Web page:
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Digital Deutschland?

  • 2016年08月11日

Digital Deutschland?

CEOs and supervisory board chairs describe the status quo and the levers that will drive progress.

Management Summary

The digital revolution doesn’t merely impact markets and products; companies are also undergoing far-reaching change at many levels. This is giving rise to new challenges, especially for top executives. This study focused exclusively on the CEOs and chairs of supervisory boards of 78 of Germany’s highest-revenue companies, asking their opinion of the current state of digital transformation: where do you stand today (current status), where do you aim to stand (target status) and how big is the gap between ideal and reality?

These are the study’s four key findings:

  1. Mid-stream — transformation is well underway: business leaders have already set their organizations on the path to digital transformation.
  2. Self-critical — transformation gaps have been identified: CEOs and chairpersons name specific “transformation gaps.”
  3. What is important — leadership is key: survey participants now see leadership and culture as the key success factors.
  4. Blind spots — tapping development potential: the study identifies three areas in which CEOs and chairpersons are not paying enough attention to key aspects of digital transformation.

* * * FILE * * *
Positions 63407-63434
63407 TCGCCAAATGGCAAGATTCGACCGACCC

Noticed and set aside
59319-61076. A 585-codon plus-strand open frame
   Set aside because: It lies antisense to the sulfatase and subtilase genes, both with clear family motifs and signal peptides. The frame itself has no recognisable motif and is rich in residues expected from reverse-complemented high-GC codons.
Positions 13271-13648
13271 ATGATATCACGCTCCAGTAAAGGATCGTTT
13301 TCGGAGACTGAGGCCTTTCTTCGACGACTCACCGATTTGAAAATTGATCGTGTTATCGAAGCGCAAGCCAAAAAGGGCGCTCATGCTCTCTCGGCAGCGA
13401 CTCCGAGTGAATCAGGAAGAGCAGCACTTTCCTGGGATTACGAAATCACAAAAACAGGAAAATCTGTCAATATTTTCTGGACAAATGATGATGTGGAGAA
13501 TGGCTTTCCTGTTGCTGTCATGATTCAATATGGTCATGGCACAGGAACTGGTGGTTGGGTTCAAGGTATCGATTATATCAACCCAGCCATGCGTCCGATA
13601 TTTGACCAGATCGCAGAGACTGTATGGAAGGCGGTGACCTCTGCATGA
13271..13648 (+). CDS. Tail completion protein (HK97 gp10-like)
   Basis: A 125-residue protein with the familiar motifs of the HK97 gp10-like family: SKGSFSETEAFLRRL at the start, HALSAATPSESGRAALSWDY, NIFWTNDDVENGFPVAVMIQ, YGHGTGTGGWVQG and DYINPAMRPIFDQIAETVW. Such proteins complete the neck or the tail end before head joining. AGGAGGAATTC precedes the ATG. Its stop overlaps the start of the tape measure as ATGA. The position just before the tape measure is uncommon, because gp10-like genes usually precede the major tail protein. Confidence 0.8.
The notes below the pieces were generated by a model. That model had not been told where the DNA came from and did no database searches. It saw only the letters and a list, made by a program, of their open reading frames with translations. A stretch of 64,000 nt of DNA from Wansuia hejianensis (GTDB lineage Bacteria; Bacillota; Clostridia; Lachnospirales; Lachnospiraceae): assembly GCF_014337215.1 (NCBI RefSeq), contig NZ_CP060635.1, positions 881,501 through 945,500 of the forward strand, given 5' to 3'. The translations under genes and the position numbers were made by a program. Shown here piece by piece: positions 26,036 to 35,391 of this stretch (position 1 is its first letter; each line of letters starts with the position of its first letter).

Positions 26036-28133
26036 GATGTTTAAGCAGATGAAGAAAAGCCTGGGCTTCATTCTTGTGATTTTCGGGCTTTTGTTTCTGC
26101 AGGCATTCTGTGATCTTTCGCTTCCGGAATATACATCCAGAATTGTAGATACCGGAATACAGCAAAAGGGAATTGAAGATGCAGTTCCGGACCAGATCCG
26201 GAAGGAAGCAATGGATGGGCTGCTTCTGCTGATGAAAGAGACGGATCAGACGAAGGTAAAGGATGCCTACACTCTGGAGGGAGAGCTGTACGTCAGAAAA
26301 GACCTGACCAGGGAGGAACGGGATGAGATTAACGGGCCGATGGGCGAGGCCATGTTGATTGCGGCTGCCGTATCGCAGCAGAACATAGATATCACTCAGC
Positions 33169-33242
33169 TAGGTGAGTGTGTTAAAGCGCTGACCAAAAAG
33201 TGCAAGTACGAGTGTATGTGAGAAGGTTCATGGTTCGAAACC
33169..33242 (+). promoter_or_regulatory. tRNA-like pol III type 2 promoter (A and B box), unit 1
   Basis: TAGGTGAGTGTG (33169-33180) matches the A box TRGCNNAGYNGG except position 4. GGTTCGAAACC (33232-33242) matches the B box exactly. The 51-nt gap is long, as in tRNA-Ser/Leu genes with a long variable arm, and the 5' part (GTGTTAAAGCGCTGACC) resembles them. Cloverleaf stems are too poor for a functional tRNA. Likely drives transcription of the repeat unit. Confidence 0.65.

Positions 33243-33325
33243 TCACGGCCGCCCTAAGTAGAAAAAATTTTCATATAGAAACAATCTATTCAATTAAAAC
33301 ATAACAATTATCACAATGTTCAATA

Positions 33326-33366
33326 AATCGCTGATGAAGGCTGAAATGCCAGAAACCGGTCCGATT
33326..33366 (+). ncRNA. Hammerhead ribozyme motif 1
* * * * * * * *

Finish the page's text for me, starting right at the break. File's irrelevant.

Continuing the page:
1) Mid-stream — transformation is well underway:

  • Taking responsibility: Transformation can only take place if top executives assume responsibility rather than delegate it (to a Chief Digital Officer, for example): 68 percent of survey participants reported that responsibility lies directly in the hands of the CEO and/or the chairperson. Transformation cannot mere y be ordered top down, but should grow from within the organization: 67 percent are implementing their digital strategy both from the top down and from the bottom up.
  • Evolution with tough breaks: Many changes over the past 20 years have happened more slowly than predicted. But when the time is ripe, changes tend to be rapid and radical. Corporate leaders see this process as “ongoing, momentous change” or as a continuous development process that proceeds disruptively.
  • Survival concerns drive change: There is a widespread fear that those who resist change run the potential danger of losing everything: 79 percent of survey participants cite the “long-term survival of their company” as the primary motive driving digital transformation.
  • Half haven’t formulated a strategy: Ninety-four percent are strategically active. However, only 37 percent already have a strategy, while 57 percent are developing one and 7 percent have no strategy (Note: total of 101 percent due to rounding).

2) Self-critical – transformation gaps identified

  • Leaders acknowledge their own deficits: Corporate leaders in Germany know that they have not achieved the targets they set themselves and are critical of their own shortcomings. When polled on strategy, culture, competencies, cooperation, monitoring of competition, organization and their own management style, managers see a clear difference between their current status (53 out of 100 points) and target status (80 out of 100 points).